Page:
Clinical lung transplantation (LTX) is severely limited by a shortage of suitable donors. Thus, hundreds of Americans die annually waiting for LTX, and thousands more with end stage respiratory disease are denied the opportunity of improved health that LTX may afford them. The lung is unique among solid organs in that it does not rely on perfusion for cellular respiration. We hypothesize that lung tissue remains viable for hours after circulatory arrest and death, and thus the lung may be suitable for transplantation, even if retrieved at substantial intervals after circulatory arrest and death of a non-heart beating organ donor (NHBD). We have substantiated this hypothesis with animal LTX experiments, which demonstrate that lungs retrieved at intervals after circulatory arrest may function well, but are affected adversely by ischemia-reperfusion injury (IRI). There is evidence that the cyclic nucleotide cAMP and cGMP are important mediators of altered endothelial permeability in lung IRI. IRI is associated with upregulation of endothelial cellular adhesion molecules (CAM) which recruit polymorphonuclear leukocytes (PMN) to the lung that contribute to IRI. We hypothesize that cyclic nucleotides play a pivotal role in maintaining endothelial cytoskeletal integrity, which in turn plays a role in CAM upregulation. This proposal aims to: 1) Characterize events that occur in the NHBD lung during the period of normothermic ischemia after circulatory arrest but prior to reperfusion. 2) Determine the relationship between CAMP and cGMP in lung tissue and pulmonary endothelial permeability changes due to IRI after circulatory arrest. 3) Determine the relationship between CAM expression, PMN recruitment, and lung function in transplanted lungs from NHBDs. Utilizing a rat isolated lung perfusion model and a rat LTX model, this proposal intends to achieve a better understanding of the molecular events involved in IRI and develop strategies that minimize lung injury in the setting of retrieval from NHBDs. This will facilitate the introduction of lung retrieval for transplant from NHBDs, which has the potential to extend the lives of thousands of Americans suffering with a variety of lung diseases.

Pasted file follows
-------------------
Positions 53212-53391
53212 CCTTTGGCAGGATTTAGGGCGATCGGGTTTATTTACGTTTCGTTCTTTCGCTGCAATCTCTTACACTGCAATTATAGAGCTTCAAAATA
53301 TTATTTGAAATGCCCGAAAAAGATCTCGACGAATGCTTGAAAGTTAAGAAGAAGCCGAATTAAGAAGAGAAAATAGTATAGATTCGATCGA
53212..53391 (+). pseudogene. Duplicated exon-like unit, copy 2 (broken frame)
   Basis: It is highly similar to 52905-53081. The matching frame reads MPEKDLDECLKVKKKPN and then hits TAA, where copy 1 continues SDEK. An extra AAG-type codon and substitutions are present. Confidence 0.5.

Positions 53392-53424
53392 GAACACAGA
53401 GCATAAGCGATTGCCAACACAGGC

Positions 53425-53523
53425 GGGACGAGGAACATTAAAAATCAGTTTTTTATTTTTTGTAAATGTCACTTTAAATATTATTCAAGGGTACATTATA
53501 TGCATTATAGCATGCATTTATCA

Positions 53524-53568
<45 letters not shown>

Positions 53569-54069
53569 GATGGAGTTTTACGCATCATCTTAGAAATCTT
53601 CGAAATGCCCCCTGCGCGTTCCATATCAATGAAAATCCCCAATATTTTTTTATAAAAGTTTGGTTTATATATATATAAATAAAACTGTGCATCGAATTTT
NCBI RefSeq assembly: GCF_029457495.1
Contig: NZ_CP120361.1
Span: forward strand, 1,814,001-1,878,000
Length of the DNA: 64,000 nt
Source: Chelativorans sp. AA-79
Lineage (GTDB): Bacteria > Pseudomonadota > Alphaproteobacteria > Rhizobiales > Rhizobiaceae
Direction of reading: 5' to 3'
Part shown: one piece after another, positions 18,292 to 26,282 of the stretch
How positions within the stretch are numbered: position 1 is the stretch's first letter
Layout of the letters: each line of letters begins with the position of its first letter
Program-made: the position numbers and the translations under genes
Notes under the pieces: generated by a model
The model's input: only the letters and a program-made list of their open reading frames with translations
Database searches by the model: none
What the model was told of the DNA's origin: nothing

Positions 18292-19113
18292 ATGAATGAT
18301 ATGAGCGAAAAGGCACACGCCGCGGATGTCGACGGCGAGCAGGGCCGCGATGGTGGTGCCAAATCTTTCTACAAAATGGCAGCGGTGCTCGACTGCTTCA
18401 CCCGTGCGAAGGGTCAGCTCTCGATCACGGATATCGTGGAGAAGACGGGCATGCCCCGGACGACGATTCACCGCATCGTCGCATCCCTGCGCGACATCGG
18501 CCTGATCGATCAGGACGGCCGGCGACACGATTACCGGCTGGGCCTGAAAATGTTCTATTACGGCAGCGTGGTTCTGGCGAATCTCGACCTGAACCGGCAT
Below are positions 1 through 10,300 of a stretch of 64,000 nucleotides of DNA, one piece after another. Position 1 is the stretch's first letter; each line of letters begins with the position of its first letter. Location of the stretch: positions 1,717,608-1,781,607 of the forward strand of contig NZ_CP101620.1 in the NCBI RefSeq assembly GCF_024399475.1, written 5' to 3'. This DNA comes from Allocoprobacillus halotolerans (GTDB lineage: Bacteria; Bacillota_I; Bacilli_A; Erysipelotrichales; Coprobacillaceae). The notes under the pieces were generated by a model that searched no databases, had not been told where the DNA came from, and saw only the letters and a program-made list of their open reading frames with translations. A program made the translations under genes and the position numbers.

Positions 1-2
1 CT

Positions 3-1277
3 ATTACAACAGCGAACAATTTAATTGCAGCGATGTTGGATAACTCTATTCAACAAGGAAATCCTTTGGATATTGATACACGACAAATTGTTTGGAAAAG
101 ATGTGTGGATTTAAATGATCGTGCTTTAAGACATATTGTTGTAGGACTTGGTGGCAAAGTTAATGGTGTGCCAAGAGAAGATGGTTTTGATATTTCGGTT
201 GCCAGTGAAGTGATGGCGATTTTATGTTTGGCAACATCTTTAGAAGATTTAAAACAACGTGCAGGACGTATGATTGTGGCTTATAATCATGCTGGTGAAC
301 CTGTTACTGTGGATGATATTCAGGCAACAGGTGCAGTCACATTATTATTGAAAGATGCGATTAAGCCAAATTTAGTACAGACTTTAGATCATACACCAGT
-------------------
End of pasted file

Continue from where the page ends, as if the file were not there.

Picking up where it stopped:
National Institute of Health (NIH)
National Heart, Lung, and Blood Institute (NHLBI)
Research Project (R01)
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Surgery, Anesthesiology and Trauma Study Section (SAT)
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Reynolds, Herbert Y
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University of North Carolina Chapel Hill
Schools of Medicine
Chapel Hill
United States
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